Time to take a reality check

HIDDEN AGENDA - Mary Ann LL. Reyes - The Philippine Star

During San Miguel Corp.’s 131st anniversary last September, company president and chief executive officer Ramon Ang noted that everything they have achieved comes down to their higher sense of purpose which guides their common mission, and that is to make life better for Filipinos, even if that means challenging the status quo and shaking things up along the way.

Instead of focusing its time and resources mainly on money-making activities, SMC has undertaken projects that will help achieve its mission of making Filipinos’ lives better.

SMC has for instance removed over 400,000 metric tons of solid waste from the Tullahan River through a cleanup program that started last year but is aiming to do much more by adding new equipment.

Then there is the MRT-7 project of SMC which is expected to be having the first passengers by December next year. Just looking at the train sets that have arrived (a total of 108 brand new coaches or a total of 36 train sets will be made available) makes one proud to finally have a world-class public mass transport system in the near future. And I am not even talking about the traffic decongestion that the project will contribute. The 22.8-km long elevated rapid transit line which will run from North Avenue in Quezon City all the way to San Jose del Monte in Bulacan is already creating quite a stir. Economic activity in San Jose del Monte has increased tremendously, with real estate developments happening left and right. And why not? The 800,000 passengers that the project can serve daily no longer have to suffer from traffic and can reach their place of work in just minutes.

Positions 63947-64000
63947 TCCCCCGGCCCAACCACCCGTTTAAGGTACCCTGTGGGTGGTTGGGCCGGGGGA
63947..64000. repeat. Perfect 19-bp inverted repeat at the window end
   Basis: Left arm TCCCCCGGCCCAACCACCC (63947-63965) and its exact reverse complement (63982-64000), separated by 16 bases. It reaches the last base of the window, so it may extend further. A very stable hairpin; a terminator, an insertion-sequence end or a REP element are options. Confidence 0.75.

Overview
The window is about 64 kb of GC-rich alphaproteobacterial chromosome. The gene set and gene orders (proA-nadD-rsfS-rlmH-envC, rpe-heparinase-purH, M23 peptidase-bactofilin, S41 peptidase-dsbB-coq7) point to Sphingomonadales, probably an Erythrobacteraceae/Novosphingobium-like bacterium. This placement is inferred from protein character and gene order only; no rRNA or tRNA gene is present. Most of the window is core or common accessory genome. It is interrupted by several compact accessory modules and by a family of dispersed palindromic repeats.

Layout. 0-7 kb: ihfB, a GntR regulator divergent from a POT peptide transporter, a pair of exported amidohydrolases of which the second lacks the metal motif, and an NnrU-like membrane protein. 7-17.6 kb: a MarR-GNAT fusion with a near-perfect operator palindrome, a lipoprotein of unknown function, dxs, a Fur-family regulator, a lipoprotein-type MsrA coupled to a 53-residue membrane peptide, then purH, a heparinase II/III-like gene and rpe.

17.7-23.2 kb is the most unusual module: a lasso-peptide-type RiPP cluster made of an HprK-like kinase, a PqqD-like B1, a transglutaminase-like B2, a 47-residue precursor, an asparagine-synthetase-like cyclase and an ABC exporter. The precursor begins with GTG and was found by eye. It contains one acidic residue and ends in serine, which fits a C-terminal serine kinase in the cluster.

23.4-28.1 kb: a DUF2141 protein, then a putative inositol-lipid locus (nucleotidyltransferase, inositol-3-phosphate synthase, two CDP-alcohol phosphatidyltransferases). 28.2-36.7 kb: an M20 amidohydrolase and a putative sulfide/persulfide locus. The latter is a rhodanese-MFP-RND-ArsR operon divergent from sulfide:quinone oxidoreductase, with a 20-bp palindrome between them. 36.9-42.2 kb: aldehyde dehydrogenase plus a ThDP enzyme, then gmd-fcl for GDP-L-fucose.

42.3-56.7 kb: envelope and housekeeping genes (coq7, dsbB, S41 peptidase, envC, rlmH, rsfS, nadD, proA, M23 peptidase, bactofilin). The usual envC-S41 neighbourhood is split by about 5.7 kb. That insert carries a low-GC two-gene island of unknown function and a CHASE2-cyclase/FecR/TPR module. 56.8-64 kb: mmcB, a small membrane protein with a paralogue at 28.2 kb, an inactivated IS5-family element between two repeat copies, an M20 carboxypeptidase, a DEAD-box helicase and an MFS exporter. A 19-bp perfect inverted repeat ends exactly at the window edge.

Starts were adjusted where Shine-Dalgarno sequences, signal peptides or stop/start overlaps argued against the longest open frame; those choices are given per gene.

We are also equally excited about the upcoming New Manila International Airport in Bulacan, another noteworthy project of SMC which will have four runways, eight taxiways, three passenger terminals that can serve around 100 million passengers annually and will serve as an alternative gateway to NAIA.

According to top urban planner Jun Palafox, the airport project will be the first pacesetter for green cities in the country. The aerocity that will be created will adopt green architectural and urbanism guidelines over and above the country’s building and zoning codes, feature an innovating hub where learning institutions and technology-driven global companies can thrive, the latest in digital infrastructure, lots of open spaces, among others.